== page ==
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E&C Republicans Caution Rosenworcel on Rolling Back Internet Service Protections for Americans


Washington, D.C. — Energy and Commerce Committee Republicans, led by Committee Republican Leader Cathy McMorris Rodgers and Communications and Technology Subcommittee Republican Leader Bob Lattasent a letter today urging Acting Federal Communications Commission (FCC) Chairwoman Rosenworcel not to impose stringent net neutrality regulations, which could result in Americans losing their internet offerings. 

Excerpts from the letter to Acting FCC Chairwoman Rosenworcel: 

The COVID-19 pandemic has reinforced the importance of being able to access the Internet anywhere, anytime. The Internet is a vital resource, and Americans rely on it daily to work, learn, receive health care, and stay connected to family and friends. Our nation’s broadband providers responded to this pandemic by improving their networks and offering free or reduced priced services for consumers, and we urge you not to impose stringent net neutrality regulations that may result in Americans losing their internet services. 


Unfortunately, we are beginning to see the negative effects that burdensome utility-style regulations would have on American consumers. Recently, the Department of Justice formally dismissed its lawsuit filed against California in 2018 for passing strict net neutrality regulations. You applauded the move stating, “[w]hen the FCC, over my objection, rolled back its net neutrality policies, states like California sought to fill the void with their own laws.” There was no void to fill, as oversight by the FTC, DOJ, and state attorneys general ensured that ISPs would fulfill their promises not to block or throttle traffic or otherwise engage in anticompetitive conduct. Yet instead of leaving strong consumer protections on the books, early results suggest that California has bungled its attempt to fill the void.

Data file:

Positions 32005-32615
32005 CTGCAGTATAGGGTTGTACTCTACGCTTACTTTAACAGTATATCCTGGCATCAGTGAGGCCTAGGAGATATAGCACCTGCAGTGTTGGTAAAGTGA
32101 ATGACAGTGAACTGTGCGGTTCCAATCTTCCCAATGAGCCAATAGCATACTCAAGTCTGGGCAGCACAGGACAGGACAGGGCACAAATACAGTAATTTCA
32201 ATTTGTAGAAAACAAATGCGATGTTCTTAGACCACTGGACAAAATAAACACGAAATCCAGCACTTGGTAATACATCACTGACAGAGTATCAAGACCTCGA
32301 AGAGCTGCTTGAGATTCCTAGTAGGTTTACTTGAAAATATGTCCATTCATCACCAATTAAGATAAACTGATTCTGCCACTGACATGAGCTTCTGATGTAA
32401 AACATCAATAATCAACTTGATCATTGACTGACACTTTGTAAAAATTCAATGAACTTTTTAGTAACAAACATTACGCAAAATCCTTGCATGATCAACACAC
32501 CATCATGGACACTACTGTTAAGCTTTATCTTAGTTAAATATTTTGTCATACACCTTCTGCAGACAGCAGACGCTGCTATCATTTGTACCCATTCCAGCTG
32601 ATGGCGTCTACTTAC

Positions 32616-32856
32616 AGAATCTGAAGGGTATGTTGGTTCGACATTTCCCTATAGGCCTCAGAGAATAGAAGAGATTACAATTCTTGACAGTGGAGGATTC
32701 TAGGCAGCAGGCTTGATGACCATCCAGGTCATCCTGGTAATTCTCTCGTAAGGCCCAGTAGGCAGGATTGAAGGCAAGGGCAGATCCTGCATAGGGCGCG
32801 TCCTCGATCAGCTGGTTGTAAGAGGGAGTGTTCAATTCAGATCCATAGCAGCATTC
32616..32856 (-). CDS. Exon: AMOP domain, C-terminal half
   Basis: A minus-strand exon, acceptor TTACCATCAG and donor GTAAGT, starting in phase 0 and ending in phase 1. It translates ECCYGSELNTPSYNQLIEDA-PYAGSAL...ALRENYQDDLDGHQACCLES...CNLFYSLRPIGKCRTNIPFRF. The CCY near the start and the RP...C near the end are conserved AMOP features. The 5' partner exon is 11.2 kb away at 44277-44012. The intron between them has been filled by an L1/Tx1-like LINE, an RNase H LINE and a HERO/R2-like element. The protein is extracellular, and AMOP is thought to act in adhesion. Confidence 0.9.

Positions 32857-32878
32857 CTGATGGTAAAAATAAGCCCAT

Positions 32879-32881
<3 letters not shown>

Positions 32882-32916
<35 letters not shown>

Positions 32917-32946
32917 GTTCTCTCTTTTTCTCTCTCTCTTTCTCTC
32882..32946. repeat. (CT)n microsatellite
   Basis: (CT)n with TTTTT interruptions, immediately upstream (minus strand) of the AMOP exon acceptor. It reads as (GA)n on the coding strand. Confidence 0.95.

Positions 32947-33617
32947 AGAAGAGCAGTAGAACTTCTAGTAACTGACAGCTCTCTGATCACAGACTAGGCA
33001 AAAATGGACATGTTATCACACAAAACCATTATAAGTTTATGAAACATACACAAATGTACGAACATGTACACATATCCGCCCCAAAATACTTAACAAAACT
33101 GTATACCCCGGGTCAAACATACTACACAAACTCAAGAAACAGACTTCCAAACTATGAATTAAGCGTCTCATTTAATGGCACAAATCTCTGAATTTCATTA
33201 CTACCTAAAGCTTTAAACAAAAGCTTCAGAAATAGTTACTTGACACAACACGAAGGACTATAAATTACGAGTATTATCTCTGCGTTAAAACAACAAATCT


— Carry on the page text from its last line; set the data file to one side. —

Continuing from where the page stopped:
Almost immediately after California enforced this law, two Internet providers reportedly told the Department of Veterans Affairs (VA) that the law could force them to end arrangements with U.S. wireless carriers that enable veterans to access a free, mobile telehealth app called VA Video Connect.  In particular, the CA law declares unlawful the zero-rating of Internet applications under certain circumstances. What those circumstances are, however, is far from clear under the law – which nonetheless threatens violators with state AG enforcement, private rights of action and potential fines. 


We can all agree that harmful practices such as blocking, throttling, and anticompetitive behavior should not be permitted. But we can achieve this without heavy-handed overregulation. We must avoid state-by-state regulation as well, which would increase burdens and introduce inconsistencies that ultimately would jeopardize further investment and innovation, and in turn harm consumers. Our current regulatory environment was proven successful as our broadband networks excelled under unprecedented pressure during the COVID-19 pandemic.  

We urge you to avoid the same mistakes made by California and the 2015 Commission. If the Commission chooses to amend the strong consumer protections already in place, we believe that the heavy hand of overregulation will have far reaching and adverse consequences for consumer access, consumer prices, and competition. 

CLICK HERE to see the full letter.